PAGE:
So, what are the various connections with Identity?

We all – each and every one of us on Earth – have to find answers to who we are and what’s our place on Earth for the short period we are on it. The answers we give ourselves, individually and collectively, are profoundly shaped by where we are when answering these eternal questions. Most of us just accept the answers provided by those who nurtured us.

The years after World War 2, beginning in the late 1950s, were economically boom years in North America and most parts of Europe. The ensuring economic security promoted an openness to the recognition, among the broad spectrum of the liberal left, of diversity. The self-assertiveness of the formerly marginalised – the victims of mainly racial, gender, religious and sexual oppression and discrimination – was not only recognised but made virtuous.

This was the process of separating ourselves into ever smaller and more distinct groups, all competing among themselves not to be different from but rather better than any other of the competing Identities. Illustrative of this is the spaghetti of letters denoting sexual orientation, which ends with a + sign, lest anyone should be ignored.

The global Great Recession of 2008 created economic instability that was further exacerbated by the Covid-19 pandemic, which, beginning in 2020, shows little sign of abating any time soon. In this period of heightened uncertainty and anxiety, we cling with even greater urgency to our very individualised Identities.

“I” is at the heart of all identities.

“I” is at the heart of those saying “no” to vaccines. “I” is at the heart of the rampart xenophobia that at once gives powerful meaning and protection to those who are part of the privileged “we”, while rendering powerless all those deemed to be “them”, the hostile Other.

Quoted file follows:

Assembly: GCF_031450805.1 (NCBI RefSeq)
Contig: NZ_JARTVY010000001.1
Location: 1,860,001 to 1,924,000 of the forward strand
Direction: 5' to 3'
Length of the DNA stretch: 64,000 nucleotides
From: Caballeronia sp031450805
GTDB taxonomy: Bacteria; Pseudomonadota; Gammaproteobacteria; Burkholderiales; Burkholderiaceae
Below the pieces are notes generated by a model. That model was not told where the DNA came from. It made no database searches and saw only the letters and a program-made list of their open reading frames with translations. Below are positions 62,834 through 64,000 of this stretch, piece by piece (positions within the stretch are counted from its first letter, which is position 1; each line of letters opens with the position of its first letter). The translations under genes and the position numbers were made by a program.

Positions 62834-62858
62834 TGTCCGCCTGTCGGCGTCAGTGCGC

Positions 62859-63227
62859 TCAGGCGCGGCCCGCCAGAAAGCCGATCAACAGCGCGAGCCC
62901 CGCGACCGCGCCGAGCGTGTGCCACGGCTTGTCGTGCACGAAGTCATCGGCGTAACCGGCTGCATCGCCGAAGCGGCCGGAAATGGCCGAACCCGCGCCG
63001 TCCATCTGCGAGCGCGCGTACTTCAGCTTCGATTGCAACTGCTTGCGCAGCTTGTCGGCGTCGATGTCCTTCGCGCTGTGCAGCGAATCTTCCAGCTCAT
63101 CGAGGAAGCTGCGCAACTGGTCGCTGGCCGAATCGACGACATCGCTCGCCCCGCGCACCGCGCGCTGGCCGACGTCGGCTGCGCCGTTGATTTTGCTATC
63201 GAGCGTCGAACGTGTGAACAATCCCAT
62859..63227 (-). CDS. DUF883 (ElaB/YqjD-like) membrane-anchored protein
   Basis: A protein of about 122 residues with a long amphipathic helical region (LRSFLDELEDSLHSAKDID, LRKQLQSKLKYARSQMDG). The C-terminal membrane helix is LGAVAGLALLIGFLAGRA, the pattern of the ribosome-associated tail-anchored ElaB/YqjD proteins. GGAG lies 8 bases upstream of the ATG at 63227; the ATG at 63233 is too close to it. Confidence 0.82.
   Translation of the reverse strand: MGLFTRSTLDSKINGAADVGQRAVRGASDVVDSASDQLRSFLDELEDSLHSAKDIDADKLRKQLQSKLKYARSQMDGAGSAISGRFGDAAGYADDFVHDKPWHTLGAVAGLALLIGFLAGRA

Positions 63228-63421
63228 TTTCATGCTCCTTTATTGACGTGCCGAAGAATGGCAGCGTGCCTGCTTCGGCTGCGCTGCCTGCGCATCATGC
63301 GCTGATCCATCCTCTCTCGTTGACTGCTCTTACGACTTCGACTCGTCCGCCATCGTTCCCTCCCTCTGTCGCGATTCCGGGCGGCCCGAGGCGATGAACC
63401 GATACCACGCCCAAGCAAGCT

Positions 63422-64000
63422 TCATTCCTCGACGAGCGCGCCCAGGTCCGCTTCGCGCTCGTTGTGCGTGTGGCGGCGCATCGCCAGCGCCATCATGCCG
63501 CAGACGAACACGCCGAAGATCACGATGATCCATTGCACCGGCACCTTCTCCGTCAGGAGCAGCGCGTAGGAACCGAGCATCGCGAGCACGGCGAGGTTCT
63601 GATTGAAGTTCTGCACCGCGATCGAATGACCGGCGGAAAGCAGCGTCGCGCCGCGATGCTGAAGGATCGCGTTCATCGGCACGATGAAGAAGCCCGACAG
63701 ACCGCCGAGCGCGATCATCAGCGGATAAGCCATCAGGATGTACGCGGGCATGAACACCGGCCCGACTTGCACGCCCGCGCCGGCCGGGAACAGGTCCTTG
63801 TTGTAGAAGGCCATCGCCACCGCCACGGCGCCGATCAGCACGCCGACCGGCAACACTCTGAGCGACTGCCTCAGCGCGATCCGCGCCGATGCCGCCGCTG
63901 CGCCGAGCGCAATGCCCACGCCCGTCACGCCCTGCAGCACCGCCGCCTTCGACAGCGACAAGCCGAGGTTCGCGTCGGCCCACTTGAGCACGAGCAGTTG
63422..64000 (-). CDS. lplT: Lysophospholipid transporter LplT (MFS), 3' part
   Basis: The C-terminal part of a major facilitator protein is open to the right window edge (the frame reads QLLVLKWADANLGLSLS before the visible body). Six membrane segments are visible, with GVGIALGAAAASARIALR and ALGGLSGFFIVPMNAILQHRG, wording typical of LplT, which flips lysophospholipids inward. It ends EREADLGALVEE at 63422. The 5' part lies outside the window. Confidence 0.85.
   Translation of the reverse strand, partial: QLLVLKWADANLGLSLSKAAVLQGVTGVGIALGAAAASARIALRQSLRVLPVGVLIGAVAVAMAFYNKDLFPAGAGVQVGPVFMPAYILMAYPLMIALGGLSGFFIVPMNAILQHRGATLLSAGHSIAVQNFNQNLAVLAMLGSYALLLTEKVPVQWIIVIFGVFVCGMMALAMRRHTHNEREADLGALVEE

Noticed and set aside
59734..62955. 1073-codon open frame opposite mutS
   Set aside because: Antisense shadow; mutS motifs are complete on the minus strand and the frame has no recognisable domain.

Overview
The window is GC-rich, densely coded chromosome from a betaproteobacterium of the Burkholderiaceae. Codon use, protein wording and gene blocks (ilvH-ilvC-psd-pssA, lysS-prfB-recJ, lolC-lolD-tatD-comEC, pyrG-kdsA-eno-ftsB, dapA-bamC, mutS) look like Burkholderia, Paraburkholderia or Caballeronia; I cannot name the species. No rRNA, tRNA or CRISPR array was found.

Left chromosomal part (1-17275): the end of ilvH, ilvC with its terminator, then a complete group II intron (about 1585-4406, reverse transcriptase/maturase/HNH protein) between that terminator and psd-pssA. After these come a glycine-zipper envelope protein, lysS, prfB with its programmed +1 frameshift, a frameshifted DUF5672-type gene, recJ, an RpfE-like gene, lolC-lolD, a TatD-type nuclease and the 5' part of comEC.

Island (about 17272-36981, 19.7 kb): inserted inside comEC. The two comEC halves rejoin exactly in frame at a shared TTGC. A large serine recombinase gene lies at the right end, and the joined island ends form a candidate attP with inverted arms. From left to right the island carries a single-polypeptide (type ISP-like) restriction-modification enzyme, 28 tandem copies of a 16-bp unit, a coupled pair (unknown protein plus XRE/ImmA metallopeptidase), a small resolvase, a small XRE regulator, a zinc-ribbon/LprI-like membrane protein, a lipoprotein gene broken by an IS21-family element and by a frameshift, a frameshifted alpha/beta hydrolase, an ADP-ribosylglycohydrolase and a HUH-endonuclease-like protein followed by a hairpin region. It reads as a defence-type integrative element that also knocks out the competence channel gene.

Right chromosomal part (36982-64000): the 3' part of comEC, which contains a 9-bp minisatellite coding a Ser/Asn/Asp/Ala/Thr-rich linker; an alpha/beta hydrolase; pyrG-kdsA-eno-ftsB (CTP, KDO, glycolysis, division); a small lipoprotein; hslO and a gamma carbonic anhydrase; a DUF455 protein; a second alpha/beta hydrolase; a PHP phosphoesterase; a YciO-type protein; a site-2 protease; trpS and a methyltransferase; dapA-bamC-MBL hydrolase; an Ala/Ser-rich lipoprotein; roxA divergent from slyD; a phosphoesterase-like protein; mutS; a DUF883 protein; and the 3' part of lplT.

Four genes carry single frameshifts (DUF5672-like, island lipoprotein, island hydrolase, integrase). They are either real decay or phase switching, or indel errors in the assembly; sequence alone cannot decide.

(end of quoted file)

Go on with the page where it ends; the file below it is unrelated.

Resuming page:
Contrary to Jay Naidoo, there is nothing exclusively “African”, any more than there is anything remotely unique to being South African. Both are part of the same fragmentation of what we do all share – whether knowingly or not – namely our common humanity, our membership of something that is indeed distinct, our particular species, homo sapiens.

Our membership of the African Union (AU) signifies nothing more than that “African” is now a major Identity competing with all the others claiming similar uniqueness.

Let’s not forget that many of those claiming African Identity were, in the 1950s and early 1960s, part of the “third world”, the non-aligned world. In this instance, there was real substance to the identity: all were – or had been – former colonies and, as such, shared similar economic and political realities. To be sure, these realities remain largely unchanged. It is only our divisive Identities that so effectively keep us apart – along with supposedly “post-modernist” thought that decries anything universal.

It is these competing and increasingly particular Identities – now inflamed by a world economy with unprecedented levels of inequality and related anxieties affecting the privileged as well as the poor – that are the playthings of politicians and their economic backers.

Xenophobic riots are now a regular occurrence in South Africa. Mercifully, race riots are not. At least not yet. The murder of Africans by people we still call Indians in July 2021 is but a harbinger. Julius Malema and the EFF lose no opportunity to fan a race war against white (and Indian) South Africans. We have made their demagogy very easy by the perpetuation of the once-reviled apartheid categories, the racial Identities that, without legal basis or definition, permeate all our official statistics and our racialised way of thinking.

In today’s world, the celebration of what makes us different endangers what makes us human. We mistakenly think of ubuntu as being uniquely southern African. Be this as it may, and while there is still time, we need urgently to protect the spirit of ubuntu from the Identities all too ready to eat it. DM


[hearken id=”daily-maverick/9153″]